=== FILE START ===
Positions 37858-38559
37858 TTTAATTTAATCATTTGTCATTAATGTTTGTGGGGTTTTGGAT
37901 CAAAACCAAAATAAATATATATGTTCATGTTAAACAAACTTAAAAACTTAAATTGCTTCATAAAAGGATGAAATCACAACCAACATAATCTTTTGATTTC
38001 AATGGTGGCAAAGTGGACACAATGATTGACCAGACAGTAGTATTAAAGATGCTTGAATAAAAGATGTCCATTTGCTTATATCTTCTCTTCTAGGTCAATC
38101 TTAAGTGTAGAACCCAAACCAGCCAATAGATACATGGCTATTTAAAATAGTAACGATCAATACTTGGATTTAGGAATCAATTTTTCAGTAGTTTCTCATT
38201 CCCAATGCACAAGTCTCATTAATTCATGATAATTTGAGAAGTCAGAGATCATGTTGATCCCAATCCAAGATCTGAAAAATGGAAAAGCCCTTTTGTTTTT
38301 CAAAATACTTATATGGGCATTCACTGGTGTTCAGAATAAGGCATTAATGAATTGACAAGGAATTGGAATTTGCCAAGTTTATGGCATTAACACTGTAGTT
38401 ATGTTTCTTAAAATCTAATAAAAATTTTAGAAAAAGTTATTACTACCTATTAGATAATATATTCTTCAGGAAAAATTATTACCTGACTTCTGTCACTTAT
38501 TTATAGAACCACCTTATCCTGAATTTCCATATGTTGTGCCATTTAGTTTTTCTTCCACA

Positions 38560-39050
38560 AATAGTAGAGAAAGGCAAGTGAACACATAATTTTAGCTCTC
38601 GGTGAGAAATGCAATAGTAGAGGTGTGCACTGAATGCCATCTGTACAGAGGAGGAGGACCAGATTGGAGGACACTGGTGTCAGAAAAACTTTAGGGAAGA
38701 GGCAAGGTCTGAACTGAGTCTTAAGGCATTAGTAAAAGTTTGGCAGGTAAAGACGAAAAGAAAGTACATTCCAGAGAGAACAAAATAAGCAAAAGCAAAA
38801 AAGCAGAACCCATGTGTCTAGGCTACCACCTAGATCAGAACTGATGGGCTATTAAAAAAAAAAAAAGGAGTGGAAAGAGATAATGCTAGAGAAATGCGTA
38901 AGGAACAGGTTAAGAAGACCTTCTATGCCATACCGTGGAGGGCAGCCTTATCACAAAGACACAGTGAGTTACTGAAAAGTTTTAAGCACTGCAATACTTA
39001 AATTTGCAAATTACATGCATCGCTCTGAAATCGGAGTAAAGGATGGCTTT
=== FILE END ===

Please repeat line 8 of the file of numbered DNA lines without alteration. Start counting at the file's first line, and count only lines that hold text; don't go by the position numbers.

38401 ATGTTTCTTAAAATCTAATAAAAATTTTAGAAAAAGTTATTACTACCTATTAGATAATATATTCTTCAGGAAAAATTATTACCTGACTTCTGTCACTTAT